Adopting from Tonga

The official flag.
Source: Wikipedia.org.

Map
Source: cia.gov.

Map.
Source: cia.gov.

The official coat of arms
Source: Wikipedia.org.

Royal Sunset Island Resort at 'Atata Island.
Source: Wikipedia.org.

A group of Tongan children.
Source: flickr.com.

The Free Church of .
Source: Wikipedia.org.

The Royal Palace.
Source: Wikipedia.org.

Two Tongan girls playing.
Source: flickr.com.


Notice: As of July 14, 2014, all individuals and agencies facilitating international adoptions must be in compliance with the Intercountry Universal Accreditation Act.

The information contained on this website is for educational purposes only and is not intended to be a substitute for professional legal advice. Always seek the advice of a licensed and qualified professional. While the content of this website is frequently updated, information changes rapidly and therefore, some information may be out of date, and/or contain inaccuracies, omissions or typographical errors.

About Tonga

Tonga - unique among Pacific nations - never completely lost its indigenous governance. The archipelagos of "The Friendly Islands" were united into a Polynesian kingdom in 1845. Tonga became a constitutional monarchy in 1875 and a British protectorate in 1900; it withdrew from the protectorate and joined the Commonwealth of Nations in 1970. Tonga remains the only monarchy in the Pacific.


Hague Convention Information

Tonga is not party to the Hague Convention on Protection of Children and Co-operation in Respect of Intercountry Adoption ( Hague Adoption Convention ). Therefore, when the Hague Adoption Convention entered into force for the United States on April 1, 2008, intercountry adoption processing for Tonga did not change.


Tongan law states that prospective adopting parents must reside with the child for period of at least six months prior to the application for adoption of that child. In addition, under Tongan law, only illegitimate children may be adopted.


The Tongan Government is proposing to pass a Dual Nationality Law in the near future. It is unclear, however, what this law may contain or how it may affect adoptions of Tongan children. The Department of State and the U.S. Embassy in Suva, Fiji (which handles Tongan immigration issues on behalf of the U.S. Government) will monitor the progress of any such legislation and update this flyer accordingly.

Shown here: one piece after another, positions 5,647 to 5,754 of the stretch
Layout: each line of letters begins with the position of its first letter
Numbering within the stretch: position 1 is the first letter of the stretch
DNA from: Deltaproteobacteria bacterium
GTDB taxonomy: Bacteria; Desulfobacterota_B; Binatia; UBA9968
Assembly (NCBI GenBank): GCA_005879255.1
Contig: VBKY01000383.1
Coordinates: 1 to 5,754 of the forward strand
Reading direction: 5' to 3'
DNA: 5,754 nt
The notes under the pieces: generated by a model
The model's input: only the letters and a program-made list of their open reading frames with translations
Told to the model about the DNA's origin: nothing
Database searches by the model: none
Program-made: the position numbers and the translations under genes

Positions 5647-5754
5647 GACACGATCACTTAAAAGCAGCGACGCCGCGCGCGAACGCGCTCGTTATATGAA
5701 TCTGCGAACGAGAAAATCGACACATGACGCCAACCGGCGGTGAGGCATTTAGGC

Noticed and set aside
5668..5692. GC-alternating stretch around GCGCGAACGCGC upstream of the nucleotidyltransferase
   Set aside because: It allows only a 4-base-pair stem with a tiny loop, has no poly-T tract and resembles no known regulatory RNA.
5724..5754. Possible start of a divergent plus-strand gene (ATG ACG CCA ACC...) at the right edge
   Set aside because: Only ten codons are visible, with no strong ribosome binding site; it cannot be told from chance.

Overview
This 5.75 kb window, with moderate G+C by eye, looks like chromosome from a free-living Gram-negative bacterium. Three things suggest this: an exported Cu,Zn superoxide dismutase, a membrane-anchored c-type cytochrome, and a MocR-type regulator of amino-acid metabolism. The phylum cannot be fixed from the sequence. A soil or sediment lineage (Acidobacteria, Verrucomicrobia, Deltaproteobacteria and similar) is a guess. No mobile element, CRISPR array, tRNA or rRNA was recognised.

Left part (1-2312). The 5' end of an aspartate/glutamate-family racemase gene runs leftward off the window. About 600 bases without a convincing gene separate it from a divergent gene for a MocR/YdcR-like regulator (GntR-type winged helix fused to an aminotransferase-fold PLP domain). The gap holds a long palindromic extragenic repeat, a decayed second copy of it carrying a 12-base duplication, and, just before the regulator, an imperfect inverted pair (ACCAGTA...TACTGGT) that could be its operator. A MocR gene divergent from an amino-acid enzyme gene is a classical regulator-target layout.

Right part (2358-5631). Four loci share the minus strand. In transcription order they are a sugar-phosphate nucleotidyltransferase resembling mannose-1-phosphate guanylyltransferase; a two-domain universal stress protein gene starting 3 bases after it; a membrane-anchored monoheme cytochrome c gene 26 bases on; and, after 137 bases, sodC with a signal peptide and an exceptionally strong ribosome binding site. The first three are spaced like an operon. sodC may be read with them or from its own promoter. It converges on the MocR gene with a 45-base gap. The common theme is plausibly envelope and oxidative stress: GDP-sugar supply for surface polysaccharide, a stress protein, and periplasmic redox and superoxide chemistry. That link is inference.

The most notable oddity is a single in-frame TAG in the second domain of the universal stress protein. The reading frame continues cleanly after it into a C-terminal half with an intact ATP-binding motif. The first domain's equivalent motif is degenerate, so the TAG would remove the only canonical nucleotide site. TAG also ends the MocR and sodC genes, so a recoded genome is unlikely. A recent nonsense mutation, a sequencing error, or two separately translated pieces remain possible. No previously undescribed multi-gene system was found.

Who Can Adopt

To bring an adopted child to United States from Tonga, you must be found eligible to adopt by the U.S. Government. The U.S. Government agency responsible for making this determination is the Department of Homeland Security, U.S. Citizenship and Immigration Services (USCIS). To learn more please read about Who Can Adopt from Tonga.


Who Can Be Adopted

Tonga has specific requirements that a child must meet in order to be eligible for adoption. You cannot adopt a child in Tonga unless he or she meets the specific requirements. To learn more please read about Who Can Be Adopted from Tonga.


How to Adopt

Adoption Authority

Tongan Adoption Authority

The Supreme Court of the Kingdom of Tonga is the adoption authority.


The Process

The process for adopting a child from Tonga generally includes the following steps:


  1. Choose an Adoption Service Provider
  2. Apply to be Found Eligible to Adopt
  3. Be Matched with a Child
  4. Adopt the Child (or Gain Legal Custody) in Tonga
  5. Apply for the Child to be Found Eligible for Adoption
  6. Bring Your Child Home

To learn more about this process please read How to Adopt from Tonga.


Traveling Abroad

Applying for Your U.S. Passport

A valid U.S. passport is required to enter and leave Tonga. Only the U.S. Department of State has the authority to grant, issue, or verify U.S. passports. Getting or renewing a passport is easy. To learn more please read about Traveling Abroad in Tonga.


After Adoption

What resources are available to assist families after the adoption?

Many adoptive parents find it important to find support after the adoption. Take advantage of all the resources available to your family -- whether it's another adoptive family, a support group, an advocacy organization, or your religious or community services.


Here are some good places to start your support group search:


Child Welfare Information Gateway

North American Council on Adoptable Children

Adoption Services Support Group for Adopting Persons


Contact Information

U.S. Embassy in Tonga

The U.S. Embassy that has jurisdiction over the Kingdom of Tonga is located in Suva, Fiji. The Consular Section is located at:

Embassy of the United States 31 Loftus Street P.O. Box 21 Suva, Fiji Tel: (679) 331-4466 Fax: (679) 330-2267 Recorded Information: (679) 330-3888 Email: consularsuva@state.gov Internet: U.S. Embassy Tonga


Tongan Adoption Authority

P. O. Box 11 Nuku'alofa, Tonga Tel: (676) 23599


Embassy of Tonga

Embassy of the Kingdom of Tonga 250 East 51st Street, New York, NY 10022 Tel: (917) 369-1136 Fax: (917) 369-1024


Office of Children's Issues

U.S. Department of State CA/OCS/CI SA-17, 9th Floor Washington, DC 20522-1709 Tel:1-888-407-4747 E-mail: AskCI@state.gov Internet: U.S. Department of State


U.S. Citizenship and Immigration Services (USCIS)

For questions about immigration procedures, call the National Customer Service Center (NCSC)

1-800-375-5283 (TTY 1-800-767-1833)


SOURCE

Intercountry Adoption, Bureau of Consular Affairs. U.S. Department of State Country Information[1]